If you’re still worried about ticks, we can help. Call us today and we can give you the tools needed to keep your family safe from ticks and other dangers.

Further Reading

CDC – Preventing Tick Bites – The Centers for Disease Control and Prevention provide detailed information on tick prevention methods specifically for people who spend time outdoors.

CleverHiker – How to Protect Yourself from Ticks While Hiking – CleverHiker offers expert advice on how to protect yourself from ticks while hiking, covering everything from clothing choices to tick repellents.

The Manual – How to Avoid Ticks While Hiking – The Manual provides tips on how to avoid ticks while hiking, covering topics such as tick-borne diseases and tick repellents.


What diseases can you get from ticks?

Ticks can carry a variety of diseases, such as Lyme disease, Rocky Mountain spotted fever, and Powassan virus.

How do you know if you have a tick bite?

Tick bites can cause redness and swelling around the bite area. Some tick bites can cause flu-like symptoms such as fever, headache, and muscle aches.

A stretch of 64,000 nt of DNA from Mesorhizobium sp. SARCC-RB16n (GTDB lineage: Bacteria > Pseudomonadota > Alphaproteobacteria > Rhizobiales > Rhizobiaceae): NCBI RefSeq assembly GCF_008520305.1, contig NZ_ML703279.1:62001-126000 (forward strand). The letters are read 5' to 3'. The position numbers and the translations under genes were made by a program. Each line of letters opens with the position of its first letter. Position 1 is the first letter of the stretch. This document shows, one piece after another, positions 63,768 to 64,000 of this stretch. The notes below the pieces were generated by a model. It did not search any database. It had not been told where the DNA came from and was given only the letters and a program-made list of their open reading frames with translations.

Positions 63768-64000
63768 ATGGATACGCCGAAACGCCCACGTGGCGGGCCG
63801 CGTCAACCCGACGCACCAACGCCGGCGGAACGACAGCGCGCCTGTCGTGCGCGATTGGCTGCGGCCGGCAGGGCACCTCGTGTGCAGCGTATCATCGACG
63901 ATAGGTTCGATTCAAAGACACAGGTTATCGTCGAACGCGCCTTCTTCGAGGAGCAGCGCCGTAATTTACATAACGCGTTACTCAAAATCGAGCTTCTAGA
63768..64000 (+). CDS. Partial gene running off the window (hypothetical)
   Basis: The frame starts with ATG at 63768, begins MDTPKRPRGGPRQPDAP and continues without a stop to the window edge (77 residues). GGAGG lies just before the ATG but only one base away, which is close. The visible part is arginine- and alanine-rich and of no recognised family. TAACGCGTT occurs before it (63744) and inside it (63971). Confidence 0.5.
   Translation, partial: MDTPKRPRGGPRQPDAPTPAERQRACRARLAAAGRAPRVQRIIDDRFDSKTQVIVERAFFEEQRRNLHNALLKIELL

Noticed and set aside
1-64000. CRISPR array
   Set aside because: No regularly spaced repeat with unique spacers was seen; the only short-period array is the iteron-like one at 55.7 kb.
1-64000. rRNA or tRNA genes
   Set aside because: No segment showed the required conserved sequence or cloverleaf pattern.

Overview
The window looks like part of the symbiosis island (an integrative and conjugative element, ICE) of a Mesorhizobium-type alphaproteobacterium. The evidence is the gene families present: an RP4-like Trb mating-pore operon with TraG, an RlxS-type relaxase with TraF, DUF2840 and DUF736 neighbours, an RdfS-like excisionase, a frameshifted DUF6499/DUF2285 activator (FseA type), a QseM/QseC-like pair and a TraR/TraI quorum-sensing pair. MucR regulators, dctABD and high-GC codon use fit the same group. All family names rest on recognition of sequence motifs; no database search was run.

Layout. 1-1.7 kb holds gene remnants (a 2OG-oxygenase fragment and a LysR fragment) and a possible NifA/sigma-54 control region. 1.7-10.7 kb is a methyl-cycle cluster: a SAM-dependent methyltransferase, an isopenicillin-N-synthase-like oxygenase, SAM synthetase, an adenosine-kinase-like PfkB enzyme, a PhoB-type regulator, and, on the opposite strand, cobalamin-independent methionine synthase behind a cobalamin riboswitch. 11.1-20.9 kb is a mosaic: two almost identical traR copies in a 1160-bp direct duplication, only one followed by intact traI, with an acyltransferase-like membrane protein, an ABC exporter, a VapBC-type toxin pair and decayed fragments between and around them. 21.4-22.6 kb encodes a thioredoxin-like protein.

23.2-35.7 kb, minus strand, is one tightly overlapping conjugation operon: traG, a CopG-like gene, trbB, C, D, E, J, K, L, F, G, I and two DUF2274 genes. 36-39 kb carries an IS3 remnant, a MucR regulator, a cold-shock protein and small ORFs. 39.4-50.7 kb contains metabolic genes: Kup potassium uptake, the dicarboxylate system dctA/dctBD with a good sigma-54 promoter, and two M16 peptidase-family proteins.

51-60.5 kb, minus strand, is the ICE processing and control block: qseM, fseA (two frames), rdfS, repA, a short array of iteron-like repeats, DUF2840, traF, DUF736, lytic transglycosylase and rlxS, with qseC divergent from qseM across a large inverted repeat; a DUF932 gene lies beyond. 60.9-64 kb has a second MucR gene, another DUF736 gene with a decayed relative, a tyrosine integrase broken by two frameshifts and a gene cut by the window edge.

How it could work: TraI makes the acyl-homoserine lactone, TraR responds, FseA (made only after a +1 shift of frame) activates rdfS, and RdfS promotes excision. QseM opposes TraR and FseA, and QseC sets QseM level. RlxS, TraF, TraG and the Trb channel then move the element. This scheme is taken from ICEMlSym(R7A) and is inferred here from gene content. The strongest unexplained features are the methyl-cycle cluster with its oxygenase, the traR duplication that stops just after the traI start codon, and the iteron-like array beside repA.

Can you prevent tick bites?

Yes, you can prevent tick bites by using insect repellent, wearing protective clothing, checking for ticks after spending time outdoors, and avoiding tick-infested areas.

How do you remove a tick?

To remove a tick, use fine-tipped tweezers to grasp the tick as close to the skin’s surface as possible. Pull upward with steady, even pressure.

What should you do if you develop symptoms after a tick bite?

If you develop symptoms after a tick bite, such as fever or rash, contact your healthcare provider right away. Early detection and treatment can help prevent serious complications.